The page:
But other factors are likely also pulling greater audiences to these traditional practices. Curandería methods are generally cost-effective and tend to have more immediate results than Western medicine, says Rivera.

Cures safe to try at home, as recommended by experts:

Recommended by the Navarrete sisters:

  • Keep an aloe plant at home. It can act as a moisturizer, an anti-balding shampoo and a sexual lubricant.
  • Put dandelion leaves in a food processor with water, then drink the concoction to strengthen your liver.
  • Eucalyptus helps with respiratory issues. You can boil and drink it as a tea, or just breathe in the steam from the brew.

Recommended by Torres:

  • When Torres was a child and got scared, his mother helped chase his fear away by rubbing dry sage all over him and saying “the spirit of Cheo, return to the body.” It worked, he claims.

Though its roots are in Native Mexican practices, curandería has absorbed other influences too. When the Spanish arrived, for example, they brought medicinal traditions from Moorish North Africans, says Torres. Those traditions are alive in the curandería practiced in Mexico today. And curandería, says Navarrete Perez, continues to learn from other traditions; it’s very common for contemporary curanderos to incorporate, for example, chiropractic.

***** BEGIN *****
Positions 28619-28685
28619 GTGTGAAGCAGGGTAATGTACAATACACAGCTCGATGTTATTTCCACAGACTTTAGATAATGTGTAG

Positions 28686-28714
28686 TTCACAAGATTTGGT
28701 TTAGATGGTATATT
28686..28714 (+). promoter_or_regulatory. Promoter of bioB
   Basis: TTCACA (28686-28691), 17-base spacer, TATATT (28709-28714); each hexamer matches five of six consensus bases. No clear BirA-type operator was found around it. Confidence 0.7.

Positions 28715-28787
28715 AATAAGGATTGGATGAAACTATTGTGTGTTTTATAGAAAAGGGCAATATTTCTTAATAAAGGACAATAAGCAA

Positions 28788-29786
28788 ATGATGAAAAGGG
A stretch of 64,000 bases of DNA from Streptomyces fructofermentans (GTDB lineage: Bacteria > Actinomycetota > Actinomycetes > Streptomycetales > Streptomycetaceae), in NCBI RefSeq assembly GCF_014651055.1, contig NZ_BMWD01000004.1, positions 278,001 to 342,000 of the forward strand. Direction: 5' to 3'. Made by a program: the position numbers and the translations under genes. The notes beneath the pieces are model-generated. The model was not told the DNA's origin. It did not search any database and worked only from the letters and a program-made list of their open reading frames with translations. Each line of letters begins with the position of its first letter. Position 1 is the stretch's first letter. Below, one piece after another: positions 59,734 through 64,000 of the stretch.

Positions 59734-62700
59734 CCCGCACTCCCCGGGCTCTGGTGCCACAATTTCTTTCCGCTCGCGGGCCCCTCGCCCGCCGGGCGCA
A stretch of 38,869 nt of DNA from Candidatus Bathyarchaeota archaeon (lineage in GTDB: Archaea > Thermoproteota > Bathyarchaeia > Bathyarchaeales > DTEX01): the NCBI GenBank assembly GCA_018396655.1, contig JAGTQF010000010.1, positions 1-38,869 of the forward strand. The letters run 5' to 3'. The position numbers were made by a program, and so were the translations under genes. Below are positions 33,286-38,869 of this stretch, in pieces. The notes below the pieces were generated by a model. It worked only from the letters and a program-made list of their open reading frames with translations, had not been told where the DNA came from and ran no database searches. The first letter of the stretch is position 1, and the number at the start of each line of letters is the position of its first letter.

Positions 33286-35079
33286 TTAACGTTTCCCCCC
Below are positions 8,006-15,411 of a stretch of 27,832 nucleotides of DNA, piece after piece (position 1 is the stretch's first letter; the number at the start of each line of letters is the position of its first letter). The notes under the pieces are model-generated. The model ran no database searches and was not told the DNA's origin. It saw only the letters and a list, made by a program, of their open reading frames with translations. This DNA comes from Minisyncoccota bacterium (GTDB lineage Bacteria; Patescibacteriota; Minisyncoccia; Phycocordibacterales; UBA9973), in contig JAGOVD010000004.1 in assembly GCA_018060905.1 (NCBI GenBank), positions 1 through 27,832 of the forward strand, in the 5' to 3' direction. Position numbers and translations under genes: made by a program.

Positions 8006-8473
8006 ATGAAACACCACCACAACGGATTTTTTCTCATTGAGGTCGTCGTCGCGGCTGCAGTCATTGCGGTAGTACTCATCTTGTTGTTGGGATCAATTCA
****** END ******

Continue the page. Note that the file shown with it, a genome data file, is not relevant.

Herbs may be the backbone of curandería, but most practitioners also offer services that claim to help the body’s energy balance. Patients can skip the spiritual elements of the healing process though, suggests Torres. Navarrete Perez points out how curandería practitioners themselves come from multiple belief systems — most notably Native Mexican religions and the former colonialists’ Catholicism. This broad range of influences is why her ideal term is “traditional intercultural medicine” rather than curandería. Indeed, many curanderos prefer different terms for their practice.

But while curandería “empowers people to take care of their own bodies and their own emotions,” Torres says, patients need to know when to see a trained practitioner. Experimenting with new plants without the oversight of a trusted professional is inadvisable, he says — and those selling medicinal plants in Mexican markets can at times offer inaccurate advice, warns Rivera.

Still, those interested can pick up basic skills. In the U.S., Torres offers courses at the University of New Mexico. In Mexico, Navarrete Perez offers weeklong live-in workshops in English and Spanish to students from all over the world. Rivera makes appointments for these workshops via the Temazcal Tonatiuh Facebook page.

And for minor ailments, there are cures [see the box above] that are safe to try at home. The methods may be ancient, but — like the eucalyptus in Rivera’s temazcal — their aroma is now spreading with a freshness like never before.